Dad, do you want to improve your financial future and that of your family? Here are several steps you can take to bring financial peace and contentment to your household. Most of these relate to what I call “soft” issues, but they are even more important than financial techniques. Get them right, and solid financial plans will follow.
The first — and most important — step is to develop a strong relationship with the Lord. The extent to which husbands and fathers fulfill their spiritual role in the family has numerous cascading effects. One of these will be how well money is managed in the home. Because your faith influences your priorities and guides you toward a virtuous life, growing in it will be a key to making sound financial decisions.
The second step? Love your spouse well. According to Money Magazine, 84 percent of couples say money causes tension in their marriages, with most disagreements relating to differences in priorities. That’s a shame, and it need not be. There can be no financial peace in the home if there isn’t financial peace between spouses. When it comes to money, loving your spouse means building on the unity our Lord desires in your marriage (Gn 2:24). Develop a unified financial plan, communicate openly — and honestly — as the plan unfolds, and make adjustments as needed along the way.
Take your responsibilities as a provider seriously, being diligent in your work while maintaining a healthy balance for both spiritual development and family time.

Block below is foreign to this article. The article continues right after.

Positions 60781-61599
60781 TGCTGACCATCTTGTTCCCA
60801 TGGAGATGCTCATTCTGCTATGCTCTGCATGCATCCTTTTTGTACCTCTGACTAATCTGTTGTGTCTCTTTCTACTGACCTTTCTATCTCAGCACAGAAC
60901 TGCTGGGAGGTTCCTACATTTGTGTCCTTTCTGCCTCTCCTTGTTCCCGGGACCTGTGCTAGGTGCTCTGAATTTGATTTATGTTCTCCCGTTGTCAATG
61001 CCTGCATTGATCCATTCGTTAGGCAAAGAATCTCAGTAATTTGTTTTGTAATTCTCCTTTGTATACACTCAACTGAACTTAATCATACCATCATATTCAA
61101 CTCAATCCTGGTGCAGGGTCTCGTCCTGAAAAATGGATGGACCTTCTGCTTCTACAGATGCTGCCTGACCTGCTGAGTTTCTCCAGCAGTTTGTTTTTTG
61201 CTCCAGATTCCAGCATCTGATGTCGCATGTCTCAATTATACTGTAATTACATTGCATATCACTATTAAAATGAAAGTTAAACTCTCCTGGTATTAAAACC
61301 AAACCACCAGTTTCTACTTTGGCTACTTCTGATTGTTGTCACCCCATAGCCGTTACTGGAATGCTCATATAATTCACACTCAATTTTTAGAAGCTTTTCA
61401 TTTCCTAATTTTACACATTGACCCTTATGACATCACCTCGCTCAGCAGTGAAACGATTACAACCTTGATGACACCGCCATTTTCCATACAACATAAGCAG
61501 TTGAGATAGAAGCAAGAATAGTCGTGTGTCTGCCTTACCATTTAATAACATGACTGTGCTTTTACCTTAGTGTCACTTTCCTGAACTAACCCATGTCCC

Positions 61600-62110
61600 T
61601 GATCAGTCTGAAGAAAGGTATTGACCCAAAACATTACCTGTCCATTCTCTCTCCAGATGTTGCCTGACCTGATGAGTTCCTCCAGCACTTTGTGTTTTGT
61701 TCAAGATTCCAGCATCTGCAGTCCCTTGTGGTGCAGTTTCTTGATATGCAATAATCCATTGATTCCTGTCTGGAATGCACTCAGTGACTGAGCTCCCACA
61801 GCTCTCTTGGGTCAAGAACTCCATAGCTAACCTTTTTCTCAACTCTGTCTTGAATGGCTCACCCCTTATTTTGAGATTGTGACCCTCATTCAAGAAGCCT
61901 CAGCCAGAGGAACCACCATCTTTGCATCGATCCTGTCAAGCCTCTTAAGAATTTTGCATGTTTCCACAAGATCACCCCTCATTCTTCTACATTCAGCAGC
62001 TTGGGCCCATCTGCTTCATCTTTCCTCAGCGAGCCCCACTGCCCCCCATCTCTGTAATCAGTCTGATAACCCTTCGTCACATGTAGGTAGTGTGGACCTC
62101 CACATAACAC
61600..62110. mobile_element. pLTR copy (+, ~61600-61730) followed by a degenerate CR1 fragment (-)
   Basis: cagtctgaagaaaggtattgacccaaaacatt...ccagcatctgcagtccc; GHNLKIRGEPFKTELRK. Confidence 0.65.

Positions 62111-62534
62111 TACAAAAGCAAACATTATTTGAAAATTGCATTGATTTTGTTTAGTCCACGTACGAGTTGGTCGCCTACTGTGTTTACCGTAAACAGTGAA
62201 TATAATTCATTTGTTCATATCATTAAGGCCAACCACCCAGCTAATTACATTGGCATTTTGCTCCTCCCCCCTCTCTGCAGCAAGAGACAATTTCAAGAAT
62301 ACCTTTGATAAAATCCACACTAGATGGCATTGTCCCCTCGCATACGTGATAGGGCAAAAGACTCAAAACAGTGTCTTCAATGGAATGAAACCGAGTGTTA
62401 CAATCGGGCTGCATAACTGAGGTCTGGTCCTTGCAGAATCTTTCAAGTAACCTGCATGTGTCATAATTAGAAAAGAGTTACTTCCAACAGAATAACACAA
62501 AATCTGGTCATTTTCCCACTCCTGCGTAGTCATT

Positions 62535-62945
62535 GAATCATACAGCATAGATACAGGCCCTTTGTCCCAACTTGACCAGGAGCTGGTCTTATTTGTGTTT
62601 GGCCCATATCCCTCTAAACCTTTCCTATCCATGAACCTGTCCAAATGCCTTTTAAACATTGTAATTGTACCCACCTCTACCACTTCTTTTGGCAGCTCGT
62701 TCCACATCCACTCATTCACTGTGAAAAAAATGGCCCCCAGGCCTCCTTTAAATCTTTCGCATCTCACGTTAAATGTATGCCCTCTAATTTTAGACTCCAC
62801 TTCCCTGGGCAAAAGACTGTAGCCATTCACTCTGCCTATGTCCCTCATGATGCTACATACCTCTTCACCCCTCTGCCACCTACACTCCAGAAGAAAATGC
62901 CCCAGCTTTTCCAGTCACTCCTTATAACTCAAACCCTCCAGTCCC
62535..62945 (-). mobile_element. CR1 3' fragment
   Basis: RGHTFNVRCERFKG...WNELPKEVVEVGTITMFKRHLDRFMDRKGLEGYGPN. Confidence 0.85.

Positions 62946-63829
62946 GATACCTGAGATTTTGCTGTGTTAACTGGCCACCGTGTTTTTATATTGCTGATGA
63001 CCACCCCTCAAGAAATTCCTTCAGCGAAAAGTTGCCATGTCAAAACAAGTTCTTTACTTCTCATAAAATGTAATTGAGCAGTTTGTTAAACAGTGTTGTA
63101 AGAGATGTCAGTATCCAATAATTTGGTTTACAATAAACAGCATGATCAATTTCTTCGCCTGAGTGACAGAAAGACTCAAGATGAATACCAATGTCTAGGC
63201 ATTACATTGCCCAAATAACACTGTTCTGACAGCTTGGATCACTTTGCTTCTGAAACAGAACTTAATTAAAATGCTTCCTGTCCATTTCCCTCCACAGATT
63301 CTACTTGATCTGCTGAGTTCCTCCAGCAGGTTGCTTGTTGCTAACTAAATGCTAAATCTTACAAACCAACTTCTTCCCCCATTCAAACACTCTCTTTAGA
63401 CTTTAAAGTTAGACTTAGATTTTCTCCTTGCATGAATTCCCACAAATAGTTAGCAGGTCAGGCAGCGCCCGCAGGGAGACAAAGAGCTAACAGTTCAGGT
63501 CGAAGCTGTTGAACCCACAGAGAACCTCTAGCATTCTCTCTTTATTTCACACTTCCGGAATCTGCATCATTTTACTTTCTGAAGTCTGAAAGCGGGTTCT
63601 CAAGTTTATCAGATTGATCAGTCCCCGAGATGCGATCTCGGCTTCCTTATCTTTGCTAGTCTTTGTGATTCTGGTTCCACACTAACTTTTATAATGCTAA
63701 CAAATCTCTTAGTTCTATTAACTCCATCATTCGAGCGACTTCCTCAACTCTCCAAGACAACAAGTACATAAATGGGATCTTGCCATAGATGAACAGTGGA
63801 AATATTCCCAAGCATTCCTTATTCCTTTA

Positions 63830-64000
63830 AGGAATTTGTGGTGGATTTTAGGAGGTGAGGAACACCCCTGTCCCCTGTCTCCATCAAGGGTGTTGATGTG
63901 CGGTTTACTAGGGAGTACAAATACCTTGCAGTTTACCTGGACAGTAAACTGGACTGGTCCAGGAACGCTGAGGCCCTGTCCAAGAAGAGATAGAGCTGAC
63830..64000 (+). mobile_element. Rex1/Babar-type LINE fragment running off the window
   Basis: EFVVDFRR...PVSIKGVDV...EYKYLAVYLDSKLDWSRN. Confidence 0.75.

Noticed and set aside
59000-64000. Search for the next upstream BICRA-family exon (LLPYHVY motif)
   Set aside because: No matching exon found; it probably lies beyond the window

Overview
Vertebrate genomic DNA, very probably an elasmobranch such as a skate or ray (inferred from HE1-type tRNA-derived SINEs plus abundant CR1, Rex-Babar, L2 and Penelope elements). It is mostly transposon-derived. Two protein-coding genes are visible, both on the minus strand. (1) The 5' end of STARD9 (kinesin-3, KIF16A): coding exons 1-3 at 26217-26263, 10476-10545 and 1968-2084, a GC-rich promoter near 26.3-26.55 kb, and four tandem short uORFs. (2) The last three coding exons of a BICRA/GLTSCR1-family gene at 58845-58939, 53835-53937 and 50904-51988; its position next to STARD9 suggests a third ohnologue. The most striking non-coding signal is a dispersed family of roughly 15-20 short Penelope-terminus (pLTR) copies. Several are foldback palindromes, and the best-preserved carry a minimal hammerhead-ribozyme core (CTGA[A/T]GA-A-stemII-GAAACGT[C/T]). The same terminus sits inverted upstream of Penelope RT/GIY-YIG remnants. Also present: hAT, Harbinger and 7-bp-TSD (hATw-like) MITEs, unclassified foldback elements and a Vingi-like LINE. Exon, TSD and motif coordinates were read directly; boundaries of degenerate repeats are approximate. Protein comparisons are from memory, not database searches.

Another key to financial peace relates to children, both while they are in the home and after they leave as adults. My wife, Chelsey, has shared a saying that parents are only as happy as their saddest child. So your third step is to make sure to pass on the Faith to your children.
While our primary reason for living the Faith and passing it on is eternal life with God, it also provides a road map for life. Just as it provides you with a foundation for daily living — including your finances — so it should for your children. Before your children leave home, make sure you have taught them how to manage their money according to godly principles — most importantly, by example.
What’s the key to successfully passing on your Faith? A Swiss study has shown that if father and mother regularly attend church, the probability of their children regularly attending as adults increase by tenfold! Fathers, the role you play in the development of your children’s faith is critical. Consider the words of the prophet Malachi: “He will turn the heart of fathers to their sons and the heart of sons to their fathers” (Mal 3:24).
In addition to the “soft” issues, you need to do the basic blocking and tackling of financial planning. You’ll want to create a solid annual cash flow plan that reflects godly priorities: a generous spirit; the formation and education of children; avoidance of unproductive debt; saving for rainy day and other reserve funds; and the creation of wealth with a purpose.
Being a steward of Providence means you are called to fulfill both the “soft” and technical issues related to money management well. Look to St. Joseph as an example worth emulating. St. Joseph, pray for us. God love you!
Phil Lenahan is president of Veritas Financial Ministries (www.VeritasFinancialMinistries.com) and author of “7 Steps to Becoming Financially Free” (OSV, $19.95). Submit questions for columns to email@example.com.